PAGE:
Annotate this Case

494 P.2d 85 (1972)

The BOARD OF COUNTY COMMISSIONERS OF JEFFERSON COUNTY, Colorado, et al., Plaintiff in Error, v. Loren W. SIMMONS et al., Defendants In Error.

No. 24708.

Supreme Court of Colorado, En Banc.

February 28, 1972.

*86 Leonard R. Liss, Golden, for plaintiffs in error.

Galligan & Foley, Richard B. Foley, Denver, for defendants in error.

DAY, Justice.

This writ of error is directed to a judgment of the district court of Jefferson County which set aside an order of the Board of County Commissionersreferred to herein as the Boarddenying a change of zoning from Residential-Two (R-2) to Residential-Trailer (R-T). The parties who sought to have their property rezoned will be referred to as landowners.

The landowners instituted suit in the district court by filing a complaint which contained two claims for relief. The first claim sought review of the Board's action by certiorari on the ground that the decision was arbitrary and capricious. A declaratory judgment that the R-2 zoning resulted in an unconstitutional and confiscatory taking of the landowners' property without due process of law was also sought. In the certiorari proceedings the trial court was confined to a review of the record of the hearings before the Board. The constitutional questions raised in the declaratory judgment portion of the case necessitated the taking of evidence by the trial court. On both claims the district court found in favor of the landowners.

The record of the proceedings before the Board discloses that the subject property is a vacant parcel, approximately thirty-four acres in size. It is located south of the City of Golden, near the junction of Highways 6 and 40. Immediately adjacent to the property on the west and on the south is a mobile home park occupying approximately twenty-five acres and existing as a nonconforming use. With the exception of an isolated group of one-story multiple dwellings in a R-3 zone about a block north of the property, the area is zoned R-2. The record reflects that to the east the land is also zoned R-2; however, this land is primarily vacant. There are a few modest residences and miscellaneous out-buildings in the area.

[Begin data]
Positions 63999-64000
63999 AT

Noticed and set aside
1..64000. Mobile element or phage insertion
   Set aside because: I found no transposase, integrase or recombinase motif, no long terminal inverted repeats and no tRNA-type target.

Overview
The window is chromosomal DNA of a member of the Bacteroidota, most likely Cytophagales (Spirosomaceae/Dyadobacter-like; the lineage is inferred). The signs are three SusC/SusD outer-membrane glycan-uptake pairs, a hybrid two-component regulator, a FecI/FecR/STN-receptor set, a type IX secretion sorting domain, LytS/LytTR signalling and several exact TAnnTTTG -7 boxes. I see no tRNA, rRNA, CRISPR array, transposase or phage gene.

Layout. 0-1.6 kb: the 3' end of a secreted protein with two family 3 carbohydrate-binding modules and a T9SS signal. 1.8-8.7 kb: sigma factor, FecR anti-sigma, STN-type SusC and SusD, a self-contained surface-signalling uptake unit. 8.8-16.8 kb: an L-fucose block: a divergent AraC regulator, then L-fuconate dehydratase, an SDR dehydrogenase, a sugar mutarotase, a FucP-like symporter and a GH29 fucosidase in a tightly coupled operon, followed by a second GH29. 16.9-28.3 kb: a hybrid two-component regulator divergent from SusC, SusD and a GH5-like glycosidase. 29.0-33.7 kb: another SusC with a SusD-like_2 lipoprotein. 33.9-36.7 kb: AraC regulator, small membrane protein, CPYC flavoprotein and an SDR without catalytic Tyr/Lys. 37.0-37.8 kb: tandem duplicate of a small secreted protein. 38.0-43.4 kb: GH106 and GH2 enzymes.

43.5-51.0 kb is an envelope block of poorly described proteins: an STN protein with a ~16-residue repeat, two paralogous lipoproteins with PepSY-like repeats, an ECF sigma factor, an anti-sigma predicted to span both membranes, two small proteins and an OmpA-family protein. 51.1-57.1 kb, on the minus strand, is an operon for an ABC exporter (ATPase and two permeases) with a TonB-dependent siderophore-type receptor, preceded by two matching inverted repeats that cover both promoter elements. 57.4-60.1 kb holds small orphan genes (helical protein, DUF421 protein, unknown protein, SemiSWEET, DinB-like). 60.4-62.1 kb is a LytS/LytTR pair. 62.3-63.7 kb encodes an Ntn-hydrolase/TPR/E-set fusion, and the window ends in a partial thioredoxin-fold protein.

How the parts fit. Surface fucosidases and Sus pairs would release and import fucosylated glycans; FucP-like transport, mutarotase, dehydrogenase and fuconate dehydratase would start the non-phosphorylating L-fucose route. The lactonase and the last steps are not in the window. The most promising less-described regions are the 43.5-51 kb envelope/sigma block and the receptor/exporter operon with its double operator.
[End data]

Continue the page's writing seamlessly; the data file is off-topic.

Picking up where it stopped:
The zoning which presently exists in the general area was implemented in accordance with a Comprehensive Plan in 1961. During the period that the present zoning has been in effect, there has been limited construction of permanent housing in the area. The record also discloses that although there has been a significant increase in the number and size of mobile home parks within the general locale, the area as a whole has remained primarily undeveloped.

The evidence which was produced in the trial in the district court showed that the property in issue is located adjacent to properties that are being used for purposes inconsistent with one and two-family development. The suitability of the property for residential development under R-2 zoning was also shown to be diminished by the existence of a deep and wide gully extending across the property in an easterly *87 direction from the northwest corner of the property. Testimony established that the location and terrain of the property would cause lending institutions to refuse to make loans for residential development of the property. The record discloses that a local lending institution which had financed residential construction in the general area would not provide mortgage money for development of the subject property under the R-2 zoning. The landowners also proved that F.H.A. financing is unavailable for single or double-family residential development in the area in question. The property as presently zoned, according to the testimony of the landowners, has been offered for sale to various prospective purchasers and developers, and no interest in its purchase has been shown.

The assignments of error present two specific questions for determination.


The first question is: Did the trial court err in finding that the Board of County Commissioners was arbitrary and capricious? We answer that question in the affirmative.

In order for a court to set aside a decision of an administrative body on the ground that it is arbitrary and capricious, the court must find that the decision is unsupported by any competent evidence. Marker v. City of Colorado Springs, 138 Colo. 485, 336 P.2d 305 (1959). Stated another way, courts should not interfere with decisions of zoning authorities unless the record shows a clear abuse of discretion. Board of Adjustment v. Handley, 105 Colo. 180, 95 P.2d 823 (1939); see Johnson v. Board of County Commissioners, 158 Colo. 311, 406 P.2d 338 (1965). In this case, the question of whether the character of the neighborhood had changed sufficiently to justify a change in zoning was fairly debatable. The zoning decision of the Board of County Commissioners was supported by some competent evidence, and the certiorari record did not show a clear abuse of discretion.


The second question is: Did the trial court err in finding that the R-2 zoning ordinance was unconstitutional as applied to the landowners' property? This question is also answered in the affirmative.